What is Medicaid?
Medicaid provides health coverage to millions of Americans, including eligible low-income adults, children, pregnant women, elderly adults and people with disabilities. Medicaid is administered by states, according to federal requirements. The program is funded jointly by states and the federal government.
Medicaid is organized into Seven Groups that are responsible for the various components of policy development and operations for Medicaid:
- Children & Adults Health Programs Group
- Disabled & Elderly Health Programs Group
- Data & Systems Group
- Financial Management Group
- Operations Services Group
- State Demonstrations Group
- Medicaid and CHIP Operations Group
- Innovation Accelerator Program
For our discussion on AgeWell News we are focused on Disabled & Elderly Health Programs Group
The Disabled & Elderly Health Programs Group (DEHPG) leads the Center’s work on Medicaid coverage and care coordination for the elderly and individuals with disabilities. This includes initiatives to promote community-based care options and to enhance the availability of long-term services and supports. DEHPG also manages the Medicaid prescription drug benefit and manufacturer rebates, and oversees benefits and managed care delivery system issues across the Medicaid program, including development of the new alternative benefit plans (ABPs) associated with the Affordable Care Act.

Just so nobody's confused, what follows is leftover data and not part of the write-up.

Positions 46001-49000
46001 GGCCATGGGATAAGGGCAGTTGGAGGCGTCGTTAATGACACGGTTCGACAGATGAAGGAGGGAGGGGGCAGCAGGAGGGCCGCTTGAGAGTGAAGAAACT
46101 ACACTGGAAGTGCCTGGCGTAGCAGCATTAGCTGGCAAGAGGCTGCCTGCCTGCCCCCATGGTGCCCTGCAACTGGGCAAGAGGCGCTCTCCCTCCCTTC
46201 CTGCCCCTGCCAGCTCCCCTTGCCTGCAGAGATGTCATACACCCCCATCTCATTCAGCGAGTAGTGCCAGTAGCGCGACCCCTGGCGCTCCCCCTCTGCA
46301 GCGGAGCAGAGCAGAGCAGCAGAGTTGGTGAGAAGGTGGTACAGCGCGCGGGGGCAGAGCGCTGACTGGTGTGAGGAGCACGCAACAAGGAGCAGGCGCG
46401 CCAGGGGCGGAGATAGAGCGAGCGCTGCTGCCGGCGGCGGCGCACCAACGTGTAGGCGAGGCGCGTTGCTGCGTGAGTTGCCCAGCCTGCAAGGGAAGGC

Learn more on the Medicaid website.
If you are looking for a simple, yet detailed overview about Medicaid visit Wikipedia. If you use there resources, please make a donation to this great organization.
Here is a good explanation of Medicaid from the Wikipedia website:
“Medicaid in the United States is a federal and state program that helps with medical costs for some people with limited income and resources. Medicaid also offers benefits not normally covered by Medicare, including nursing home care and personal care services. The Health Insurance Association of America describes Medicaid as “a government insurance program for persons of all ages whose income and resources are insufficient to pay for health care …” – READ MORE